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Thread: Tips for cooking Venison

  1. #1
    Join Date
    Jun 2007
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    Fraser Valley, BC (Aldergrove)
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    Tips for cooking Venison

    Since venison is low in fat, over-cooking will cause toughness. Preheat the oven, grill or pan before cooking. Do not add salt to venison because it will draw out the meat juices, preventing browning, and resulting in dry meat. Brush the venison with oil to seal in the meat flavor and to prevent the meat from drying out. Spices and herbs can be used as well as marinades and wines.

    Venison is very lean and therefore shrinkage is minimal. Less venison is needed because the meat is very dense. Portion sizes can be smaller than for other meats.
    Some people add beef suet or pork lard to ground venison to add moisture. This will change the taste and add unnecessary fat to the meat. Instead, consider adding quick oatmeal, rice crispy cereal or steel-cut barley or oats - this will retain the flavor and moisture, but will not change the quality or taste of the product.
    If you got your venison from the wild and it has a strong “gamey” taste to it, try the following:
    • Soak the meat in salted water, milk, buttermilk or vinegar to remove blood from the flesh.
    • Age the meat under refrigeration for 3 to 7 days to enhance tenderness.
    • Soak meat in marinades containing wine or vinegar with the heavier flavors of soy or garlic.
    • Serve the meat with sweet or spicy sauces as condiments to temper the wild taste.
    • Trim fat from game meats to remove a major source of the wild flavor.
    Cooking tips
    1. Do not overcook. The longer you cook deer, the more it is likely to become dry.
    2. Quality deer” should be cooked to no more than 130 to 140 degrees of internal temperature. At 150 degrees the meat starts to dry out, due to the lack of fat. The use of a meat thermometer is the best way to determine that the meat, has reached the desired degree of doneness. Let the meat rest in the juices, covered, for 10 - 15 minutes, before serving.
    3. Frying/browning should be done very quickly – do not over cook. Again, let rest, covered before serving.
    4. When broiling and grilling, you should cook to no more than rare or at the most, medium rare. When you need to serve to someone who prefers well-done, marinating the meat in your favorite sauce will help keep the meat deliciously tender. Adding moisture when grilling quality red deer is not necessary. But, you may wish to spread a small amount of butter or cooking oil onto the surface prior to cooking. After broiling or grilling let the meat stand for about 8 minutes before serving so that the flavorful juices can accumulate.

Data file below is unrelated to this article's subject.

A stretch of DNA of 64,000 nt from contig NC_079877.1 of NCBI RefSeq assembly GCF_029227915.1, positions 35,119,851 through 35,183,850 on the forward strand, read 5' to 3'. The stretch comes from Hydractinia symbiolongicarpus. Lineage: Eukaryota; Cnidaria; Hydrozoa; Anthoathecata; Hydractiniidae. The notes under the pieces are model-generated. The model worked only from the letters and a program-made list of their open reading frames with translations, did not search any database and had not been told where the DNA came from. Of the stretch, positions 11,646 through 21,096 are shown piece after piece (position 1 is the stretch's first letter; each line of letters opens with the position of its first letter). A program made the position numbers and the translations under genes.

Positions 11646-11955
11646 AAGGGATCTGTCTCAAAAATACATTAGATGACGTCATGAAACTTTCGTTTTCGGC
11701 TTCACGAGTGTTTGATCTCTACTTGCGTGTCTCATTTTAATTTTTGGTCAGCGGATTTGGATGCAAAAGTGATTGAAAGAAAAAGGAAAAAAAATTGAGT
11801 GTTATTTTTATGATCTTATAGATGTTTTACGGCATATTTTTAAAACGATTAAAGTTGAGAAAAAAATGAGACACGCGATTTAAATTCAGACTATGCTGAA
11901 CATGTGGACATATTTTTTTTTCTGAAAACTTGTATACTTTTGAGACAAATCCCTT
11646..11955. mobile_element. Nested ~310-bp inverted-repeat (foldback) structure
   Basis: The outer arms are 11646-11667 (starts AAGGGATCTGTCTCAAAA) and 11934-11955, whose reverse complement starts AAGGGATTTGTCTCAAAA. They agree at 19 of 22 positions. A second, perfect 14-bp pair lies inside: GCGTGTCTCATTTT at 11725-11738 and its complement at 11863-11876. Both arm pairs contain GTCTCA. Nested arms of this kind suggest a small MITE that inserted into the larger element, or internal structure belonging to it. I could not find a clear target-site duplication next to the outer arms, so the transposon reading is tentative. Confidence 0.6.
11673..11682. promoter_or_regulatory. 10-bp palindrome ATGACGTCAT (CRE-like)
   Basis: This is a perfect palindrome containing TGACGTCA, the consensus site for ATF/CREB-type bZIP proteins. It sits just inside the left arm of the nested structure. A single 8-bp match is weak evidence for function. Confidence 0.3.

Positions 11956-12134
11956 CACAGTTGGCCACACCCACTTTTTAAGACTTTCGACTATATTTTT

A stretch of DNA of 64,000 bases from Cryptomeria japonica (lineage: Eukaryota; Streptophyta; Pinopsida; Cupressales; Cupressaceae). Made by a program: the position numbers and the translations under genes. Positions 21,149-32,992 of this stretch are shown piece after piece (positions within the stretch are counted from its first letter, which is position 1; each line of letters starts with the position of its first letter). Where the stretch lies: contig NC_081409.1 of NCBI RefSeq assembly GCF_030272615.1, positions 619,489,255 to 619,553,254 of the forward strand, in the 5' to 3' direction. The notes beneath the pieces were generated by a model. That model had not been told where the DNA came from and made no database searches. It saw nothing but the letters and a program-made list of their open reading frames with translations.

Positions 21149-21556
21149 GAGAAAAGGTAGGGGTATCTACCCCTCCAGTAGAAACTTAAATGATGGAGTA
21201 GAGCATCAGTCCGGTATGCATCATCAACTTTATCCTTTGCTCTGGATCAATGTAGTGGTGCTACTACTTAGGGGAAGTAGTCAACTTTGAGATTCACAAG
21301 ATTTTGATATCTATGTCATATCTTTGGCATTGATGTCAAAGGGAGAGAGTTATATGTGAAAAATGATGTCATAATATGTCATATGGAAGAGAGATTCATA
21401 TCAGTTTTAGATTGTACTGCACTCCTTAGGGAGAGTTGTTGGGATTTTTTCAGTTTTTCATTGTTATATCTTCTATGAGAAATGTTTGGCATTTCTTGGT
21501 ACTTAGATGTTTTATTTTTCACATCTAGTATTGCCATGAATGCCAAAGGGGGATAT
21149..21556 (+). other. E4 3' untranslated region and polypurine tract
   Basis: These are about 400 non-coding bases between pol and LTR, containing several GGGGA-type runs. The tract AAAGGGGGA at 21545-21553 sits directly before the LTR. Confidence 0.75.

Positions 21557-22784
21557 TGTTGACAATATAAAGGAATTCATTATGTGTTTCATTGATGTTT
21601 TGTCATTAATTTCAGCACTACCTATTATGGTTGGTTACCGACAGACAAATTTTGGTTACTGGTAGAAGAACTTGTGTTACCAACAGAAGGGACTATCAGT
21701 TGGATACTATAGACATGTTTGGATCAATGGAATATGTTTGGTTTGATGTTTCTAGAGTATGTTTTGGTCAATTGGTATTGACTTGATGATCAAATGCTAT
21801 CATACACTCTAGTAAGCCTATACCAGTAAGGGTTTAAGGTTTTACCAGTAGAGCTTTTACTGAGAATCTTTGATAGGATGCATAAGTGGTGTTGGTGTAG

5. Stews and pot roasts should be cooked very slowly and at low temperature settings. Crock pots are great.
    6. Slow cooked oven roasts have a tendency to become dry when roasting. Frequent basting is the principle method of retaining moisture. Another method is to keep the roast covered. Flavors can be added to the roast by injecting it with liquids such as wine, fruit juices, light cooking oil, melted butter, or a marinade and allowed to set in the refrigerator for several hours.
    7. Use tongs when turning or picking up meat. A fork will pierce the meat and cause some of the flavorful juices to escape during cooking.
    8. Most alcohol used in recipes from wine evaporates during cooking.
    9. Mushrooms add B vitamins. Bell peppers add fiber and vitamin C. Green onions are rich in potassium and a good source of vitamin C.
    10. If you need to cut the steak into strips, before cooking, first cut against the grain into thin slices. Then stack slices and cut them into 1/4 inch thick strips. Cutting is easier if steak is slightly frozen.
    11. High quality young deer DOES NOT need to be marinated to change the texture or to mask the flavor. However, a light marinate does help to keep the meat moist and enhances the flavor. Farm-raised venison is tender and does not have any “wild” taste.
    Nutritional information
    Venison is lower in calories, fat and cholesterol than most meats. This is appealing to a growing number of consumers looking for alternatives to traditional beef and pork.

    A Real Southern Canadian Beaver &
    I am Proud to be 100% Canadian "Y'ALL"
    + 110% Redneck Woman "Yehaww"

    redneck wedding vow: til huntin season do we part

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  3. #2
    Bow Walker Guest

    Re: Tips for cooking Venison

    Thanks for the post Ali. Not everyone is aware of the health benefits of eating game meats. Also - RARE is not a dirty word when cooking tender cuts of game. One if the best meals that I've enjoyed was cooked by a friend of mine using seared, rare, wild duck breast meat and a Port wine reduction.

  4. #3
    Join Date
    Jul 2005
    Location
    The Black Hole!
    Posts
    1,852

    Re: Tips for cooking Venison

    Youi guys are way too fancy for me.... give me my bbq.. a little oil and garlic and i am a happy man...

    and if you want to talk liver...... ask my Dog!!! Liver was one organ that I never developed a taste for......

  5. #4
    Join Date
    Oct 2007
    Location
    HALF way between HERE and THERE
    Posts
    1,138

    Re: Tips for cooking Venison

    Mmmmmm have a deer roast on the bbq roti as i type,cant wait......
    Besides if we didn't whine,how would people ignore us ???

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